The esteem in which Longquan kinuta vases are held can be seen in the approbation they have received in modern Japan. A kinuta vase, with phoenix handles (height of 30.8 cm.), known as Bansei (Ten Thousand Cries), in the Kuboso Memorial Museum of Arts, Izumi, Osaka, has been designated as a Japanese National Treasure (see Special Exhibition – Chinese Ceramics, Tokyo National Museum, Tokyo, 1994, p. 125, no. 182). Another of phoenix-handled Longquan mallet vase (height of 29.2 cm.), from the Ataka Collection, now in the Museum of Oriental Ceramics, Osaka (see Gakuji Hasebe (ed.), Sekai Toji Zenshu, vol 12, Sung, Tokyo, 1977, no. 209), has been designated an Important Cultural Property by the Japanese authorities (Fig. 1), as has an example, height 26.2 cm., known as Sensei (A Thousand Cries) in the Yomei Bunko, Kyoto (see Museum of Oriental Ceramics Osaka, Song Ceramics, 1999, p. 104, no. 67). Longquan twin-handled kinuta vases can be found in several other collections in Japan, such as the Tokyo National Museum (see Illustrated Catalogues of Tokyo National Museum – Chinese Ceramics, Tokyo, p. 91, no. 372), the Nezu Museum, and the Hatakeyama Memorial Museum (see S. Hayashiya and H. Trubner, Chinese Ceramics from Japanese Collections, Asia House Gallery, New York, 1977, no. 22). An example with dragon-fish handles from the Tokugawa Art Museum, Nagoya, is illustrated in the exhibition catalogue Heavenly Blue: Southern Song Celadon, Nezu Museum, 2010, no. 23) (Fig. 2), while two further examples from the collection of the Seikado Bunko Art Museum, Tokyo, were included in the same exhibition (nos. 24 and 25).

The majority of surviving Longquan vases of kinuta form are between 23 and 30 cm. high – such as the phoenix-handled vase in the collection of the National Palace Museum, Taipei, which is 25 cm. tall (see, Dynastic Renaissance – Art and Culture of the Southern Song – Antiquities, Taipei, 2011, pp. 88-9, no. II-6). However, there is a group of smaller examples like the vase with bird-shaped handles from the Qing Court Collection in the Palace Museum, Beijing (height 17.5 cm.) illustrated in The Complete Collection of Treasures of the Palace Museum – 33 – Porcelain of the Song Dynasty (II), Hong Kong, 1996, p. 110, no. 98, and the vase with dragon-fish handles (height 17.1 cm.), which was acquired by the Metropolitan Museum of Art, New York, in 1950. Two kinuta vases were excavated from a Southern Song dynasty tomb in Songyang county in 1983 – one with dragon-fish handles was 16 cm. high, while the other had phoenix handles and a height of 26.5 cm (see Zhu Boqian (ed.), Celadons from Longquan Kilns, Taipei, 1999, pp. 148-9, nos. 115-6). A Yuan dynasty phoenix-handled vase (height 25 cm.) was excavated from a hoard at Wenjia, Kaixian, Chongqing city (previously part of Sichuan province) and is now in the National Museum of the Three Gorges.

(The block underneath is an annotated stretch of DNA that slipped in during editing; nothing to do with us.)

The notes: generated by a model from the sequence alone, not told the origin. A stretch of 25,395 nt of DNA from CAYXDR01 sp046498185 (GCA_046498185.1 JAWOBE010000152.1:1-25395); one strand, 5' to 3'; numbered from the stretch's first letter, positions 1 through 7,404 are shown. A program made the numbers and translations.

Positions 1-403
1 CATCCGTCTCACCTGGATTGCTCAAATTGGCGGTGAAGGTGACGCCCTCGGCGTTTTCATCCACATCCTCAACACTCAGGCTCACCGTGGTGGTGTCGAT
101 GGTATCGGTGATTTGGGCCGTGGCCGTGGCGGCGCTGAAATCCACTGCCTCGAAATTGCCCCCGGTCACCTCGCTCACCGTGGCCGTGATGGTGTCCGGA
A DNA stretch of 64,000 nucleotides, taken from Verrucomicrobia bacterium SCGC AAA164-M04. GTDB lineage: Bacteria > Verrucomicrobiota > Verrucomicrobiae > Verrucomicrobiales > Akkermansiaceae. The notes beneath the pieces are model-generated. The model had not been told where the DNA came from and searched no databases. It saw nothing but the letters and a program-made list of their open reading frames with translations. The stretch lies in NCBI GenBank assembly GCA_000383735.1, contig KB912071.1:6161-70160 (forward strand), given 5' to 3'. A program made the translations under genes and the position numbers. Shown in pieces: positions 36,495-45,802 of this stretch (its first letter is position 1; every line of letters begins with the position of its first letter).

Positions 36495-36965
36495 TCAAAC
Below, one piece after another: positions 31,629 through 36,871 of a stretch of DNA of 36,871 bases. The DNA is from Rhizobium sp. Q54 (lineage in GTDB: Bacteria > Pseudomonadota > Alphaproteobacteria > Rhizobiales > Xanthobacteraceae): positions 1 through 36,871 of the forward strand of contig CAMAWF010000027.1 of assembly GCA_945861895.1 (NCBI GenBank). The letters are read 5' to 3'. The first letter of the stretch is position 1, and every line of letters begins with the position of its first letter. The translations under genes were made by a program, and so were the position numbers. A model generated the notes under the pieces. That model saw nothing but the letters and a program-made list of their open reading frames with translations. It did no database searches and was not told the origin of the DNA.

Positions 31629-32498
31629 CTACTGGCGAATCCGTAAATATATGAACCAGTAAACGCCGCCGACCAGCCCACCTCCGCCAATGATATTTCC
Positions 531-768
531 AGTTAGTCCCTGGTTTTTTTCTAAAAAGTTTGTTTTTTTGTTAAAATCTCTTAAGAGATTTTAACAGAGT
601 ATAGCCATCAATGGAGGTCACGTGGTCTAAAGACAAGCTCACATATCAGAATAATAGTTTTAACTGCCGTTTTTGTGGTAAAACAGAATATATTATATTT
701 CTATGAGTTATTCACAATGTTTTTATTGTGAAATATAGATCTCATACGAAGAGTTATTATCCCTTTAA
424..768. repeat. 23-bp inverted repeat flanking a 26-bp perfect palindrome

The current vase is one of a very small group of taller kinuta vases, and stands at 35 cm. high—with perfectly harmonious proportions. A vase, 35.6 cm. high, with bird handles and crackled glaze was excavated in Sichuan province prior to 1939, and is illustrated by Gakuji Hasebe (ed.) in Sekai Toji Zenshu, vol 12, Sung, op. cit., no. 208; it is believed to be currently in a private Japanese collection. A kinuta vase 33.5 cm. high with phoenix handles is in the collection of the Gotoh Museum of Art, Setagaya City, Tokyo (see Gotō bijutsukan meihin zuroku [Illustrated masterpieces from the collection of Gotoh Art Museum], Tokyo, 1960, pl. 86).